Economy

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An Economy is a social system composed of economic transactions (production, distribution and consumption of goods and services) within a particular societal region.



References

2013

  • http://en.wikipedia.org/wiki/Economic_system
    • An economic system is a system for producing, distributing and consuming goods and services, including the combination of the various institutions, agencies, consumers, entities (or even sectors as described by some authors) that comprise the economic structure of a given society or community. It also includes how these various agencies and institutions are linked to one another, how information goes between them, and the social relations within the system (including property rights and the structure of management). A related concept is the mode of production.

      Among actual economic systems, distinctive methods of analysis have developed, such as socialist economics and Islamic economic jurisprudence. Today the dominant form of economic organization at the global level is based on capitalist mixed economies.[1]

      Economic systems is the category in the Journal of Economic Literature classification codes that includes the study of such systems. One field that cuts across them is comparative economic systems. Subcategories of different systems there include:

      • planning, coordination, and reform
      • productive enterprises; factor and product markets; prices; population
      • public economics; financial economics
      • national income, product, and expenditure; money; inflation
      • international trade, finance, investment, and aid
      • consumer economics; welfare and poverty
      • performance and prospects
      • natural resources; energy; environment; regional studies
      • political economy; legal institutions; property rights.[2]
  1. * Paul A. Samuelson and William D. Nordhaus (2004). Economics, McGraw-Hill, Glossary of Terms, "Mixed economy"; ch. 1, (section) Market, Command, and Mixed Economies.
    * Alan V. Deardorff (2006). Glossary of International Economics, Mixed economy.
  2. JEL classification codes, Economic systems JEL: P Subcategories
  • (Wikipedia, 2013) ⇒ http://en.wikipedia.org/wiki/economy Retrieved:2013-12-26.
    • An economy or economic system consists of the production, distribution or trade, and consumption of limited goods and services by different agents in a given geographical location. The economic agents can be individuals, businesses, organizations, or governments. Transactions occur when two parties agree to the value or price of the transacted good or service, commonly expressed in a certain currency.

      In the past, economic activity was theorized to be bounded by natural resources, labor, and capital. This view ignores the value of technology (automation, accelerator of process, reduction of cost functions), and creativity (new products, services, processes, new markets, expands markets, diversification of markets, niche markets, increases revenue functions), especially that which produces intellectual property.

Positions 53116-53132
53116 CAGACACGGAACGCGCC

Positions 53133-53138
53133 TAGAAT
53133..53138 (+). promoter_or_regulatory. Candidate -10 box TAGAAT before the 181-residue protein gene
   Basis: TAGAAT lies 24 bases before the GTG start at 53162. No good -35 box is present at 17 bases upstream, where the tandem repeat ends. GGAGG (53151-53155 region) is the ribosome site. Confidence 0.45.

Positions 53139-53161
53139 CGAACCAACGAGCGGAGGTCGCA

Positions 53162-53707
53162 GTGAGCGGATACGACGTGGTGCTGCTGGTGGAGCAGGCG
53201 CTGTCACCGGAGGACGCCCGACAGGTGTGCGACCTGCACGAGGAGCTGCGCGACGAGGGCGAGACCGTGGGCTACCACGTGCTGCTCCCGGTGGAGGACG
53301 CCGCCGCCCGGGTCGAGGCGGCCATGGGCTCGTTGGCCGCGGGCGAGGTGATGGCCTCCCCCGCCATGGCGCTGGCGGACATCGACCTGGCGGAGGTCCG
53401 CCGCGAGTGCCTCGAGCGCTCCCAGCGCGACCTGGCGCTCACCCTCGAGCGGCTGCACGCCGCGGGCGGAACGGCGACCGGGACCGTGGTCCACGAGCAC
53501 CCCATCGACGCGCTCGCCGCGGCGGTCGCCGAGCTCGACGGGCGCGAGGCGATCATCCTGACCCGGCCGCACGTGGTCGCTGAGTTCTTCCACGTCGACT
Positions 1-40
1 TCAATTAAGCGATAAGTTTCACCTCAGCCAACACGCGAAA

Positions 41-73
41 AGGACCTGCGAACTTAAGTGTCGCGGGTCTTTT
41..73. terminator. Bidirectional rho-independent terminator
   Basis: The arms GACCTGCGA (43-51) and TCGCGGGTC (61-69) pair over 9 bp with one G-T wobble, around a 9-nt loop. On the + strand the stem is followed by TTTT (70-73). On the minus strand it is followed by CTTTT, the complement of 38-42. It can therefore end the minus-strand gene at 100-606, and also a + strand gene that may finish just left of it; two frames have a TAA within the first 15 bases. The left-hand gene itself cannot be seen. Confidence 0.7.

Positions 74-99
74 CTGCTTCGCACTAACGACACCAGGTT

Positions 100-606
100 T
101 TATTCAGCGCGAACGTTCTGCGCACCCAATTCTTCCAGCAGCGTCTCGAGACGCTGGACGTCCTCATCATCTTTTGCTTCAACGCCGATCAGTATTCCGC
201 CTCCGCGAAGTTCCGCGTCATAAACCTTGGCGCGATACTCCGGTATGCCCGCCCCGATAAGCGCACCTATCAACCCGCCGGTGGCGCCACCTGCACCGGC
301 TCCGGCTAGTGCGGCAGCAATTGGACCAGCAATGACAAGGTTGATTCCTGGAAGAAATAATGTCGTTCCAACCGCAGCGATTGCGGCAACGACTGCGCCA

A given economy is the result of a set of processes that involves its culture, values, education, technological evolution, history, social organization, political structure and legal systems, as well as its geography, natural resource endowment, and ecology, as main factors. These factors give context, content, and set the conditions and parameters in which an economy functions.

      A market-based economy is where goods and services are produced without obstruction or interference, and exchanged according to demand and supply between participants (economic agents) by barter or a medium of exchange with a credit or debit value accepted within the network, such as a unit of currency and at some free market or market clearing price. Capital and labor can move freely to any area of emerging shortage, signaled by rising price, and thus dynamically and automatically relieve any such threat. Market based economies require transparency on information, such as true prices, to work, and may include various kinds of immaterial production, such as affective labor that describes work carried out that is intended to produce or modify emotional experiences in people, but does not have a tangible, physical product as a result.

      A command-based economy is where a central political agent commands what is produced and how it is sold and distributed. Shortages are common problems with a command-based economy, as there is no mechanism to manage the information (prices) about the systems natural supply and demand dynamics.